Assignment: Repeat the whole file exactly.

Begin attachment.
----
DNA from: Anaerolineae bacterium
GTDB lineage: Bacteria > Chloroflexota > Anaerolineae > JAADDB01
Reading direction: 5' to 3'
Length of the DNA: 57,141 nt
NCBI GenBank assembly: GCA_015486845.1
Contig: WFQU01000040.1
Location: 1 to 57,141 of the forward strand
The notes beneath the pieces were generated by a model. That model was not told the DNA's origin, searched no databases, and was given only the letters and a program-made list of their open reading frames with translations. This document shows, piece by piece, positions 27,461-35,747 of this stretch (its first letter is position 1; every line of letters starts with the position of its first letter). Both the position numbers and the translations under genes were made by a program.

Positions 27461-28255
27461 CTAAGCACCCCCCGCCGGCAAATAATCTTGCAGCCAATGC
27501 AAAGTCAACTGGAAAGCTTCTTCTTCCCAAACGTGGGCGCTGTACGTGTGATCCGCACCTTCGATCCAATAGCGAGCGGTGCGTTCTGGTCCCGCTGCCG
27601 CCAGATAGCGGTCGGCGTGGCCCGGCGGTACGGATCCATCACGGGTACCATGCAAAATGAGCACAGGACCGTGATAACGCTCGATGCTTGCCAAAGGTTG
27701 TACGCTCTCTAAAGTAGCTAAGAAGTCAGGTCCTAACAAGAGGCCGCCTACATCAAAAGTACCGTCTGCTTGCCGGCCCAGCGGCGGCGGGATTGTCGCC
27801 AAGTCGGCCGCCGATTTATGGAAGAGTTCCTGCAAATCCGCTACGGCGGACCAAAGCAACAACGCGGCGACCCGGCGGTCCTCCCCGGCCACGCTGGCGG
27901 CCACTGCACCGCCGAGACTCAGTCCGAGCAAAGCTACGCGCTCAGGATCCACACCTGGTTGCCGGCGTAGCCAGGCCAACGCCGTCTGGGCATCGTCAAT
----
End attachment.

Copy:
DNA from: Anaerolineae bacterium
GTDB lineage: Bacteria > Chloroflexota > Anaerolineae > JAADDB01
Reading direction: 5' to 3'
Length of the DNA: 57,141 nt
NCBI GenBank assembly: GCA_015486845.1
Contig: WFQU01000040.1
Location: 1 to 57,141 of the forward strand
The notes beneath the pieces were generated by a model. That model was not told the DNA's origin, searched no databases, and was given only the letters and a program-made list of their open reading frames with translations. This document shows, piece by piece, positions 27,461-35,747 of this stretch (its first letter is position 1; every line of letters starts with the position of its first letter). Both the position numbers and the translations under genes were made by a program.

Positions 27461-28255
27461 CTAAGCACCCCCCGCCGGCAAATAATCTTGCAGCCAATGC
27501 AAAGTCAACTGGAAAGCTTCTTCTTCCCAAACGTGGGCGCTGTACGTGTGATCCGCACCTTCGATCCAATAGCGAGCGGTGCGTTCTGGTCCCGCTGCCG
27601 CCAGATAGCGGTCGGCGTGGCCCGGCGGTACGGATCCATCACGGGTACCATGCAAAATGAGCACAGGACCGTGATAACGCTCGATGCTTGCCAAAGGTTG
27701 TACGCTCTCTAAAGTAGCTAAGAAGTCAGGTCCTAACAAGAGGCCGCCTACATCAAAAGTACCGTCTGCTTGCCGGCCCAGCGGCGGCGGGATTGTCGCC
27801 AAGTCGGCCGCCGATTTATGGAAGAGTTCCTGCAAATCCGCTACGGCGGACCAAAGCAACAACGCGGCGACCCGGCGGTCCTCCCCGGCCACGCTGGCGG
27901 CCACTGCACCGCCGAGACTCAGTCCGAGCAAAGCTACGCGCTCAGGATCCACACCTGGTTGCCGGCGTAGCCAGGCCAACGCCGTCTGGGCATCGTCAAT